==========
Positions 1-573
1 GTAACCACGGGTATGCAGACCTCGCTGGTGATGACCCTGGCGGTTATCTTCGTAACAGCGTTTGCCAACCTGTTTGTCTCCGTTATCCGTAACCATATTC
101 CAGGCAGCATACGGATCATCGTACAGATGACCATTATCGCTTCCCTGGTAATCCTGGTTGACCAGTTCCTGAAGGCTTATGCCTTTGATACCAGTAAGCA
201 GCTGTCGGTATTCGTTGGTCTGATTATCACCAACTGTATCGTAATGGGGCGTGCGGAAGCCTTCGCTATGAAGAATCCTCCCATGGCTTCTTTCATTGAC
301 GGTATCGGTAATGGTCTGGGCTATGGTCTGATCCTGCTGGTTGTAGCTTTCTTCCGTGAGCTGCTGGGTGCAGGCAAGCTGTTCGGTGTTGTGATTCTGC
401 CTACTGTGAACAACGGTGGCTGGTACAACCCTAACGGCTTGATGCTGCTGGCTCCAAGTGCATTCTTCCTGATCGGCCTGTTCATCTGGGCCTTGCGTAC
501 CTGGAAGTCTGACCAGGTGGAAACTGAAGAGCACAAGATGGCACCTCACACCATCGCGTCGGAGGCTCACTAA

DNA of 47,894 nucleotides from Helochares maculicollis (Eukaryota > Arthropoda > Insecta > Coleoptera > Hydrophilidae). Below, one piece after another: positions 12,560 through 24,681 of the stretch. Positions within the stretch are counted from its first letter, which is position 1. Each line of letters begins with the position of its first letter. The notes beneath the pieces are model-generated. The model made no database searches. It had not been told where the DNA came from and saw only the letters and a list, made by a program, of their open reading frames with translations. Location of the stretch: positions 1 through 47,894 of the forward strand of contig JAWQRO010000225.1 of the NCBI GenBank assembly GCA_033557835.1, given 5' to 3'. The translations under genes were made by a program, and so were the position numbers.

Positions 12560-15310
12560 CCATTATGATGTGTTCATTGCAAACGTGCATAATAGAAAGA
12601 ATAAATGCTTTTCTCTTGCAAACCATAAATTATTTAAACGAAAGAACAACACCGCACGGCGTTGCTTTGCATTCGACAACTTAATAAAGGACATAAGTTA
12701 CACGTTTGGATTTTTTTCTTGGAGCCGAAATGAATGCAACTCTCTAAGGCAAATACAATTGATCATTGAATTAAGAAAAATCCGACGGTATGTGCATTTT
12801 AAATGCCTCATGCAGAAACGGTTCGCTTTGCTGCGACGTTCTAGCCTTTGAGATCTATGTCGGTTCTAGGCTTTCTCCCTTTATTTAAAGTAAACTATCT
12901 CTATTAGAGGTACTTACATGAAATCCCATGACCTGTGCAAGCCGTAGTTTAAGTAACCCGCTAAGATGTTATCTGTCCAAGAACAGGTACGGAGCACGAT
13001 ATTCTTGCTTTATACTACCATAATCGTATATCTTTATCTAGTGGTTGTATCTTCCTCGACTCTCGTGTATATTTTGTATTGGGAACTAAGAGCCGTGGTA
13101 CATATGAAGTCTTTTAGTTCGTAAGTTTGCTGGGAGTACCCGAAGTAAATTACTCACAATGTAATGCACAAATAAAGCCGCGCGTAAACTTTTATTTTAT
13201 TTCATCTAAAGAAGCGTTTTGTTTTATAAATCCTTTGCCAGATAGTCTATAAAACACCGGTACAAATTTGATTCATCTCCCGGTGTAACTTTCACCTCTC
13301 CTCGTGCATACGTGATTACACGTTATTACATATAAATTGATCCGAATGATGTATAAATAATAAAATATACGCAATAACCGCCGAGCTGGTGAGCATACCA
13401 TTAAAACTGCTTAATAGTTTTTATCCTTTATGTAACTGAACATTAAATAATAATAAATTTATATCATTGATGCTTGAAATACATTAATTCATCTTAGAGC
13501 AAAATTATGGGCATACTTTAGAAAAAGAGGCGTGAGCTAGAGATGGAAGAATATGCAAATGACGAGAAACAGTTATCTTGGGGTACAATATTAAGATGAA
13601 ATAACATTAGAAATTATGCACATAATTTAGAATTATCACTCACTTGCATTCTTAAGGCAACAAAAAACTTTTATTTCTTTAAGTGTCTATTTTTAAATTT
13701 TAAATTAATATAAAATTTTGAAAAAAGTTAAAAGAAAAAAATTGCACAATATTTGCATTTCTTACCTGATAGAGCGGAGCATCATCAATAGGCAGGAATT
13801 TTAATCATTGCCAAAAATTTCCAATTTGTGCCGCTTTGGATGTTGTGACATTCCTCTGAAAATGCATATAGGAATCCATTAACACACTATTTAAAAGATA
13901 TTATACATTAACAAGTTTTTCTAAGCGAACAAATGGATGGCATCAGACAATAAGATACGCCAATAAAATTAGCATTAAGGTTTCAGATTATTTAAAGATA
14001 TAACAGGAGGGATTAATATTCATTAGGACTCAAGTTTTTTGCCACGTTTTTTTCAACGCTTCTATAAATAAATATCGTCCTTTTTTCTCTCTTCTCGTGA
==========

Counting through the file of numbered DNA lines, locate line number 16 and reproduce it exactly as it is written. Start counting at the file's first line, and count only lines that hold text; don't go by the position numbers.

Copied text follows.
13101 CATATGAAGTCTTTTAGTTCGTAAGTTTGCTGGGAGTACCCGAAGTAAATTACTCACAATGTAATGCACAAATAAAGCCGCGCGTAAACTTTTATTTTAT